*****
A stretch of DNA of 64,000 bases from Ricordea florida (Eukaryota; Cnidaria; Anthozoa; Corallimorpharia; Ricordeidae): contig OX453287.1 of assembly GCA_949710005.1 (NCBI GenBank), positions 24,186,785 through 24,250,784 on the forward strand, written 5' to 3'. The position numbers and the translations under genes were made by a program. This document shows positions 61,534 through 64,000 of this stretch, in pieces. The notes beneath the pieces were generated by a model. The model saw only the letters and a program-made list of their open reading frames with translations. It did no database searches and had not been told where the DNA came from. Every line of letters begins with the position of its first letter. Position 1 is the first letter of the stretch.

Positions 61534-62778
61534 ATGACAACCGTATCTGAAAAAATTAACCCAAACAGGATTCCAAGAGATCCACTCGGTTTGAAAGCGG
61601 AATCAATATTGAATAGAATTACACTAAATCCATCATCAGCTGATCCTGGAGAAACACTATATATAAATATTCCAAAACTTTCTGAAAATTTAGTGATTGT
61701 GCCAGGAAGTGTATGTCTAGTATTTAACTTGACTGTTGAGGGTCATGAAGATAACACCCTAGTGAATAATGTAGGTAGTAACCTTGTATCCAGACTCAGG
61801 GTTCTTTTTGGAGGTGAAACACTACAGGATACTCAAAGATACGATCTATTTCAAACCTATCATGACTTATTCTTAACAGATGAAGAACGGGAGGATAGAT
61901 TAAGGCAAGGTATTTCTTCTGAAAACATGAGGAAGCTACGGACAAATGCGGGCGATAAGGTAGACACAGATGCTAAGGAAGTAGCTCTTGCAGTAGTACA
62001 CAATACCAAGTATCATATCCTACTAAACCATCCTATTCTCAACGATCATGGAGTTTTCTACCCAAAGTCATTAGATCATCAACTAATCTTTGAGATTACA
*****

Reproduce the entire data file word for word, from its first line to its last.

A stretch of DNA of 64,000 bases from Ricordea florida (Eukaryota; Cnidaria; Anthozoa; Corallimorpharia; Ricordeidae): contig OX453287.1 of assembly GCA_949710005.1 (NCBI GenBank), positions 24,186,785 through 24,250,784 on the forward strand, written 5' to 3'. The position numbers and the translations under genes were made by a program. This document shows positions 61,534 through 64,000 of this stretch, in pieces. The notes beneath the pieces were generated by a model. The model saw only the letters and a program-made list of their open reading frames with translations. It did no database searches and had not been told where the DNA came from. Every line of letters begins with the position of its first letter. Position 1 is the first letter of the stretch.

Positions 61534-62778
61534 ATGACAACCGTATCTGAAAAAATTAACCCAAACAGGATTCCAAGAGATCCACTCGGTTTGAAAGCGG
61601 AATCAATATTGAATAGAATTACACTAAATCCATCATCAGCTGATCCTGGAGAAACACTATATATAAATATTCCAAAACTTTCTGAAAATTTAGTGATTGT
61701 GCCAGGAAGTGTATGTCTAGTATTTAACTTGACTGTTGAGGGTCATGAAGATAACACCCTAGTGAATAATGTAGGTAGTAACCTTGTATCCAGACTCAGG
61801 GTTCTTTTTGGAGGTGAAACACTACAGGATACTCAAAGATACGATCTATTTCAAACCTATCATGACTTATTCTTAACAGATGAAGAACGGGAGGATAGAT
61901 TAAGGCAAGGTATTTCTTCTGAAAACATGAGGAAGCTACGGACAAATGCGGGCGATAAGGTAGACACAGATGCTAAGGAAGTAGCTCTTGCAGTAGTACA
62001 CAATACCAAGTATCATATCCTACTAAACCATCCTATTCTCAACGATCATGGAGTTTTCTACCCAAAGTCATTAGATCATCAACTAATCTTTGAGATTACA